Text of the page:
ABOut the everyday militarisms collaboratory


Military tactics and technologies are omnipresent. The mushrooming of security-guarded gated communities, routine ‘stop-and-frisk’ encounters at airports, or the harvesting of consumer data from surveillance technologies texture quotidian life, while everyday infrastructures for disease management, transportation logistics, and environmental conservation extend our military dependencies in vital and not always negative directions. Colonialisms old and new, gendered and racialized power structures, and other striations of human and species difference both inform these everyday militarisms, and are reinscribed through them. Human and non-human bodies incorporate the material traces of wars past, while futures unconditioned by militarisms seem impossible to imagine: so impossible, militarism has lost its place as a key issue for public discussion.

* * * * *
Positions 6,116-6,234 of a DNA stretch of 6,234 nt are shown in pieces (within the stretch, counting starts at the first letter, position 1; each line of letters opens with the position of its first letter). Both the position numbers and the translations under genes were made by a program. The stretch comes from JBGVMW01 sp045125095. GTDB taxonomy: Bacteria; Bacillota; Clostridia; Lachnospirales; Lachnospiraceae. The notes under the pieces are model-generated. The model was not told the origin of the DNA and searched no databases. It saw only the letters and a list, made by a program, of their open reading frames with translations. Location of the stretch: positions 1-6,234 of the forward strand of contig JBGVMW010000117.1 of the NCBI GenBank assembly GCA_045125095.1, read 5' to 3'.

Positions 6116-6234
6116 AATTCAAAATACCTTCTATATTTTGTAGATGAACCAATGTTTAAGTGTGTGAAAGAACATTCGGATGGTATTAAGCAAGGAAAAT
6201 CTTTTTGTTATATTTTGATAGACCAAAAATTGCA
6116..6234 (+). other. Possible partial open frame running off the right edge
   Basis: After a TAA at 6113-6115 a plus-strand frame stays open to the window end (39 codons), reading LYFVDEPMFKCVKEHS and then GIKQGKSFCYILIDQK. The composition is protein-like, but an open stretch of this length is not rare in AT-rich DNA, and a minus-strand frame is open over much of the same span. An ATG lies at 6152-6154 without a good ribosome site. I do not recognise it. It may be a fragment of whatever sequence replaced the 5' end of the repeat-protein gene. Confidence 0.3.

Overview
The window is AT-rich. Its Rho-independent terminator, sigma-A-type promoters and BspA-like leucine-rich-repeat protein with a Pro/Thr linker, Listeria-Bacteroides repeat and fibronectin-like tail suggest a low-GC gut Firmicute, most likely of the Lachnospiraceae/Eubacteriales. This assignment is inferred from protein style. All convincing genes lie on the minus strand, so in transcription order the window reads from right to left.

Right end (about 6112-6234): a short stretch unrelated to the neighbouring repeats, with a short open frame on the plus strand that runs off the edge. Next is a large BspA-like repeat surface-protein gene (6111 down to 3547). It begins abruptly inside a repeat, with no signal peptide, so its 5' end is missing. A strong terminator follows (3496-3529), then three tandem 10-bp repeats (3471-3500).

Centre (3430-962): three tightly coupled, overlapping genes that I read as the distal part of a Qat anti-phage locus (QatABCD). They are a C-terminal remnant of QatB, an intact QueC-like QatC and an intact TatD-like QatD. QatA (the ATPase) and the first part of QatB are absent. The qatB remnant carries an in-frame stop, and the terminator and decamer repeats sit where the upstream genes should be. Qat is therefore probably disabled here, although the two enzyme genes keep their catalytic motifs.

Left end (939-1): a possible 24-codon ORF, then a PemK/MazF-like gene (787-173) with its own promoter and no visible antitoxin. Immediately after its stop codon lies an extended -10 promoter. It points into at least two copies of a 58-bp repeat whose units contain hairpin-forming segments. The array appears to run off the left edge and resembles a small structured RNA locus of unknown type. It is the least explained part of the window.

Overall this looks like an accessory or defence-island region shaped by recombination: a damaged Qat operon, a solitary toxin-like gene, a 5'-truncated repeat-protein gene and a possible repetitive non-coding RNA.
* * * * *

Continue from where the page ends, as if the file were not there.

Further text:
The Everyday Militarisms research collaboratory brings together researchers, artists, activists and other professionals to generate new perspectives and dialogue on the ways in which militarisms are inseparable from everyday life. Addressing pressing questions about the sustainability of human and other life both within and outside of a militarised existence, this collaboratory brings these issues to greater academic and public scrutiny.

Our main goals are to:

  1. Build USyd and UC Davis as key centres for landmark interdisciplinary research on everyday militarisms, and to scaffold this expertise via mentoring and collaborative exchange;

  2. Strengthen interdisciplinary cultural studies approaches to militarisms through development of intersectional, environmental humanities and decolonial frames;

  3. Highlight the transpacific entanglements that suture US and Australian histories, cultures, lands and waters, to advance knowledge on US-Australian militarised relations;

  4. Build specific researcher capacities for engaging with diverse publics beyond their disciplinary peers.